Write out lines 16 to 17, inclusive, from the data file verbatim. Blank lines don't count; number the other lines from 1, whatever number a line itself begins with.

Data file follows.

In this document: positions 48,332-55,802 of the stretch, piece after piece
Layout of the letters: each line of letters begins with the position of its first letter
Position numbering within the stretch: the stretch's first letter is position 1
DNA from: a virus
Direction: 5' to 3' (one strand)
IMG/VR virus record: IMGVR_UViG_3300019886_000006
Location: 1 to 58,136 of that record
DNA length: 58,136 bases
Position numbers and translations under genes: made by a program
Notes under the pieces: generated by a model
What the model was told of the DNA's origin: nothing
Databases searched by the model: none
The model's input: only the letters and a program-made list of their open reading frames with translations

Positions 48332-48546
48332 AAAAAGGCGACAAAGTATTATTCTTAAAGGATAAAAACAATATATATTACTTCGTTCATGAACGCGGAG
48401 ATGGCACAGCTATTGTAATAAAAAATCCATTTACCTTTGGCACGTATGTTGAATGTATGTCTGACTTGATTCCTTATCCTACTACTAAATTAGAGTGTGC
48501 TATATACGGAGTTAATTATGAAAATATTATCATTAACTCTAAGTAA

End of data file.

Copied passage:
48401 ATGGCACAGCTATTGTAATAAAAAATCCATTTACCTTTGGCACGTATGTTGAATGTATGTCTGACTTGATTCCTTATCCTACTACTAAATTAGAGTGTGC
48501 TATATACGGAGTTAATTATGAAAATATTATCATTAACTCTAAGTAA